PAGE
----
As to the response phase of the town’s emergency management process, Reid said, “By Thursday/Friday, it became obvious that the storm would hit us in some way and would rush right up the East coast, like the hurricane of 1938 and the one in the 50s, with catastrophic damage. We erred on the side of caution,” he said.

Reid explained that the department heads got together to discuss their specific roles, and multiple calls were made to the state. “My Blackberry was so active with calls,” Reid said, “that I couldn’t keep a charge for a full day. By Friday, we were discussing mandatory evacuation and opening shelters. A state of emergency was declared by the governor. We figured the storm was going to be along the magnitude of the ’92 storm. The margin between bad and catastrophic was very narrow. Our predictions were pretty close, a little less actually than expected, thankfully.”

The deputy chief commended the Medical Reserve Corps, which coordinated the shelter. “It was a complete success, and we kept it open for 48 hours,” he said. “We bought a lot of pizzas to feed everyone.”

Reid spoke to the mandatory evacuation order. “We don’t have complete authority to order people from their homes, but we wanted to impress upon them the urgency of the storm. Some people stayed and were fine, but if the wind had been 10 to 15 miles stronger, we could have been looking at a very different situation. Though it was a tropical storm by the time it got here, it stlll did quite a bit of damage.”

Reid detailed that the eye of the storm hit at 26 m.p.h., after Long Island slowed it down. “We only had 3.5” of rain and it moved through in two hours,” he said. “The wind was the worst foe – blocking over 300 roads with trees and bringing down 300 wires. UI went out, assessed the damage and cut wires to start, to let Public Works cut trees. After they made things safe, UI identified major areas with outages, senior housing units and medical centers without power.”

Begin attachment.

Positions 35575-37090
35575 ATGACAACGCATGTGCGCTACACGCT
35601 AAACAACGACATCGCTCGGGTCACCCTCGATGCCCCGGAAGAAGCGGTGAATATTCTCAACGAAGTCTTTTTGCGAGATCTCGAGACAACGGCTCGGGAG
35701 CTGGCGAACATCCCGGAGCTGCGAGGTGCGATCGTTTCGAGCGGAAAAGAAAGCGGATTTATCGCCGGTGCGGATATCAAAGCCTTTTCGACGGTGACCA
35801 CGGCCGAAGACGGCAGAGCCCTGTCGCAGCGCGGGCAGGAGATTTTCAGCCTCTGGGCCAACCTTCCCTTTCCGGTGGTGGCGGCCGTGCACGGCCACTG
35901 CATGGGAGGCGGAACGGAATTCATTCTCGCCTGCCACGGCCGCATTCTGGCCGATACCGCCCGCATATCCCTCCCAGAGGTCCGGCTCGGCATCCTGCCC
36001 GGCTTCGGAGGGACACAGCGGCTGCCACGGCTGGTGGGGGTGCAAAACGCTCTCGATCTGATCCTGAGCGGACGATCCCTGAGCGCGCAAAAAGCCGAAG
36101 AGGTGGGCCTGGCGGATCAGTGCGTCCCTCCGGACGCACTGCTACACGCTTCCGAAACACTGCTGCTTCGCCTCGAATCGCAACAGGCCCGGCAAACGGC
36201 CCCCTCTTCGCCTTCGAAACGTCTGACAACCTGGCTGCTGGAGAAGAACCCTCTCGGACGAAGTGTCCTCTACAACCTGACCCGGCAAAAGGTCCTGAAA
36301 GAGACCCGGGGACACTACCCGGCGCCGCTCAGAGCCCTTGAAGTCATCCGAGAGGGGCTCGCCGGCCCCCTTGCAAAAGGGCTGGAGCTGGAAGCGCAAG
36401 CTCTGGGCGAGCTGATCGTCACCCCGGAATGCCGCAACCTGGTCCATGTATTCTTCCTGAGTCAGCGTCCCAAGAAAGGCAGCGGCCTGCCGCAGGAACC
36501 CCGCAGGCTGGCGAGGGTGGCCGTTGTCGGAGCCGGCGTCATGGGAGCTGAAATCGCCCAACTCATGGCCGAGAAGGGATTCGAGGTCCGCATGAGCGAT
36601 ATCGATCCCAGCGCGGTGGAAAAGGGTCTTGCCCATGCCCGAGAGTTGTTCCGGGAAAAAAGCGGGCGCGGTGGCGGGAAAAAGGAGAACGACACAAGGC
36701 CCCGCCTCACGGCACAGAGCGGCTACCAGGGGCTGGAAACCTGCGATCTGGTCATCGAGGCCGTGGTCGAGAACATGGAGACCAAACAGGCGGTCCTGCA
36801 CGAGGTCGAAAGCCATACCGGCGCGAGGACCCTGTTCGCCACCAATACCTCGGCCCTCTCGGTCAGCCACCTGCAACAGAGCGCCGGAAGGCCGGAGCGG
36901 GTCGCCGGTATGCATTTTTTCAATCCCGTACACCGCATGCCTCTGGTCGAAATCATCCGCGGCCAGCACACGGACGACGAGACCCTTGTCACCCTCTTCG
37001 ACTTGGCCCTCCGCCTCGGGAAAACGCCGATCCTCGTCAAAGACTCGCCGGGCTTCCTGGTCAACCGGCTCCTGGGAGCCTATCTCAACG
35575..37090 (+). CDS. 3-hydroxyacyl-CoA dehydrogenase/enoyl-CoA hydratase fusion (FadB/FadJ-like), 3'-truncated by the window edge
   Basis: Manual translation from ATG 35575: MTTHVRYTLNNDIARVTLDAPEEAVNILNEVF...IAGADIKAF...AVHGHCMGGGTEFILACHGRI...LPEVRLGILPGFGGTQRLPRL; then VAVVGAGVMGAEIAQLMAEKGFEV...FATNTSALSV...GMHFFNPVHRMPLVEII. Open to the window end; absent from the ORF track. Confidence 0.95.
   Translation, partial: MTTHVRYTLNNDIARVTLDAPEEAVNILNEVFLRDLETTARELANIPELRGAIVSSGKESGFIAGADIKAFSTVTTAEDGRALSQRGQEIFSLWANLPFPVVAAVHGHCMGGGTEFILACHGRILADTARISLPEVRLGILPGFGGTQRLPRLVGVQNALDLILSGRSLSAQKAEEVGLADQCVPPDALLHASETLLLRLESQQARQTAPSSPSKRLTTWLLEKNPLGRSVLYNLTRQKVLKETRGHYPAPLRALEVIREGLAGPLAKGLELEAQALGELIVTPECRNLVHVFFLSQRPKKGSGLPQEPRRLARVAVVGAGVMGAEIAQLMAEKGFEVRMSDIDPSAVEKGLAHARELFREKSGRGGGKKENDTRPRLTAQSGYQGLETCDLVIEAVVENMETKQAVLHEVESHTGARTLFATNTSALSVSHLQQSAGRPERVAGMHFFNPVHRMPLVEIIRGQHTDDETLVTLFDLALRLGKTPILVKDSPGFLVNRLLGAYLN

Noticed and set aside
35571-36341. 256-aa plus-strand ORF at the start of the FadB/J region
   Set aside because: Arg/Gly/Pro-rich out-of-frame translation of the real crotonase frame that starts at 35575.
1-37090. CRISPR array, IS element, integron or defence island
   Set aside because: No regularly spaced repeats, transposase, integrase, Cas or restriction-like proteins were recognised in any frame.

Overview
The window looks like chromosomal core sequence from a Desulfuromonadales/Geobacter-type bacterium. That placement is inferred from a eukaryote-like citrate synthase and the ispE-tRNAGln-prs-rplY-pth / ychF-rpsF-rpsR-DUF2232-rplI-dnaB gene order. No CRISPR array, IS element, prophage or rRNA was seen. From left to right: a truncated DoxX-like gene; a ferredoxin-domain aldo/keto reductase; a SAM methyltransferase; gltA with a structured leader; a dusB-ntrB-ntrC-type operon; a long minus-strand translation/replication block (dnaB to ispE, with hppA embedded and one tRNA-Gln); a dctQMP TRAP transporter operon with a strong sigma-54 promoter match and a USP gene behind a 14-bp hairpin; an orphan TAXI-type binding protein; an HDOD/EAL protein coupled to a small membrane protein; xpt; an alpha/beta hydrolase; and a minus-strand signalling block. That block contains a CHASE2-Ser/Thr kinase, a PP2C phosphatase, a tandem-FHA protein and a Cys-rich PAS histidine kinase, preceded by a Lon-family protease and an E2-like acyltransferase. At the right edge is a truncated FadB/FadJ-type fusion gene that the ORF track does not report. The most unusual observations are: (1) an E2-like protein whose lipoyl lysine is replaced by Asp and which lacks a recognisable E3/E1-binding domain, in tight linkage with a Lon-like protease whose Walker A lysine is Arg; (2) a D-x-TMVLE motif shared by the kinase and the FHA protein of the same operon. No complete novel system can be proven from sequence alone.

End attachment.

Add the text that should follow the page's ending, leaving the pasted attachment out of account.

The stumbling block, Reid said, is that , “UI didn’t communicate well what it was doing, so it seemed like they weren’t doing anything. They were operating on a different sheet of music. They gave us a representative that didn’t have any authority.”

Once the storm was over, the mitigation and recovery phases kicked in. “Emergency workers were burned out and there was a great demand for ice with people losing stuff in their refrigerators,” he said. “We depended on state and Red Cross support that, frankly, we didn’t get. But local business stepped up.”

Going forward, Reid said, “We need to work out better sharing numbers people need to call, and what numbers to reach people at. The public messages from the First Selectman were received well, though some thought they were annoying. Finally, there were a lot of extra equipment and personnel costs, which FEMA will be helping on. FEMA may also help pay for homeowners’ structural damage.”

Fairfield Cyclists Complete 60-day, 4,168-mile Trek from San Francisco

Fairfield Cyclists Complete 60-day, 
4,168-mile Trek from San Francisco
By Mike Lauterborn
(for Fairfield Citizen News)

Fairfield, CT – There were smiles all around – literally and figuratively – as Fairfielders Lucas Gubinski and Joe Ruscito came bicycling up the boat ramp at Penfield Beach into the welcoming arms of friends and family, completing a 60-day, 4,168-mile cross-country journey from San Francisco.